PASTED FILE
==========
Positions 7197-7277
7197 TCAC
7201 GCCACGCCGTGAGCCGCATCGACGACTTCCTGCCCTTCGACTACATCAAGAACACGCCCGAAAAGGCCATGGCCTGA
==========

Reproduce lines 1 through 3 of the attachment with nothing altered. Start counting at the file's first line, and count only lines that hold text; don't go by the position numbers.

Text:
Positions 7197-7277
7197 TCAC
7201 GCCACGCCGTGAGCCGCATCGACGACTTCCTGCCCTTCGACTACATCAAGAACACGCCCGAAAAGGCCATGGCCTGA